Featured Articles

Plug-In Hybrid Cars Added to County Fleet

April 24, 2012, 5:06 PM HST
* Updated April 24, 5:10 PM
Listen to this Article
2 minutes
Loading Audio...

The County of Hawaii today took a step toward reducing its $7 million annual fuel bill with the introduction of its first electric cars.

Five 2012 Chevy Volts were introduced to the public at a ceremony at the West Hawaii Civic Center. The plug-in hybrid vehicles will be charged using power provided through charging stations connected to the 250-kilowatt photovoltaic array on the civic center’s roof.

According to information from the county, a Volt has a capacity of 30 miles on a full charge. An onboard gasoline-powered generator provides power for longer trips, with its nine-gallon gas tank extending the car’s range another 300 to 400 miles, depending on topography.

The Volts will initially be used by three county departments: Parks and Recreation, Planning and the Office of Housing and Community Development. The other two vehicles will be assigned to the office of Mayor Billy Kenoi for use by other departments.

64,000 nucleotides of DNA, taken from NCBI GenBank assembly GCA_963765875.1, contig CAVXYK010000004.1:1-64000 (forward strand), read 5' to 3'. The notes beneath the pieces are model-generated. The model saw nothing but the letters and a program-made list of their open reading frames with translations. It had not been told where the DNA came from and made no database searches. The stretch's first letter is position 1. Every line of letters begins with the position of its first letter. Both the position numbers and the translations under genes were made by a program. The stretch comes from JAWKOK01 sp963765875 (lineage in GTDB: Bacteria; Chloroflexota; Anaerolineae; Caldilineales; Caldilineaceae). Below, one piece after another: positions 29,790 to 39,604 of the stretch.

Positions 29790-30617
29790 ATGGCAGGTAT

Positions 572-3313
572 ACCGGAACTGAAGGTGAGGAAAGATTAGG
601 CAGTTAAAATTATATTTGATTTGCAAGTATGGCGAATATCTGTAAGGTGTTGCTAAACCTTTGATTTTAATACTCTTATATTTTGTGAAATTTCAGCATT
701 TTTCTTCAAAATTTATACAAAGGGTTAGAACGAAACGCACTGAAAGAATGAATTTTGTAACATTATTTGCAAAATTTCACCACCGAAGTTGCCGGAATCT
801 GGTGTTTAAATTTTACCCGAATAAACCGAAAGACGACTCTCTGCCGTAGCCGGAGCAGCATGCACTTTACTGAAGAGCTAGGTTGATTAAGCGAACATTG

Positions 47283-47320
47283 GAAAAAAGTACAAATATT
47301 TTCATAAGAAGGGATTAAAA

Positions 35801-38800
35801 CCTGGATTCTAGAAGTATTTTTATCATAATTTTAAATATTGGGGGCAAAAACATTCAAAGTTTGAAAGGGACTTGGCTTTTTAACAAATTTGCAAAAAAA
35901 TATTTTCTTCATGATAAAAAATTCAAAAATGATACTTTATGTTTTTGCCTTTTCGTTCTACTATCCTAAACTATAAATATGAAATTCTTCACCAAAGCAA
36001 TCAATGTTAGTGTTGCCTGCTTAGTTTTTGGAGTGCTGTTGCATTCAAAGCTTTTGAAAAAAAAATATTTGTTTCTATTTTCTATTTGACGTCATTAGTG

“We want everybody to use it, we want to test it, everybody will log it – where you drove, how it drove, miles driven, just to make sure that we can grow the County fleet and have it be an electrical fleet, especially when we have free electricity that powers our building and now powers our vehicles,” Kenoi said in a statement issued by his office.


Each vehicle cost the county $47,000 and comes with a seven-year warranty. The price of each vehicle was offset by a $4,500 state credit.


Kenoi said the five Volts are just the first step in creating a more energy-efficient county fleet.

“We will slowly and incrementally begin implementation of a larger electric vehicle and hybrid fleet here in the County of Hawai‘i,” he said. “It’s not something we should do, it’s something we must do.”

Each of the three charging stations at the Kona center, installed through a grant from Better Place Inc., can handle two vehicles at a time, and are available for public use during regular business hours when available. It takes about 3½ hours for a full charge.


The first use of electric vehicles by the federal government occurred 13 months ago when 116 cars — a mixture of Chevrolet Volts, Nissan Leafs and Think Cities — were distributed to 20 agencies in five cities across the country.



Subscribe to our Newsletter

Stay in-the-know with daily or weekly
headlines delivered straight to your inbox.
Mahalo for Subscribing


This comments section is a public community forum for the purpose of free expression. Although Big Island Now encourages respectful communication only, some content may be considered offensive. Please view at your own discretion. View Comments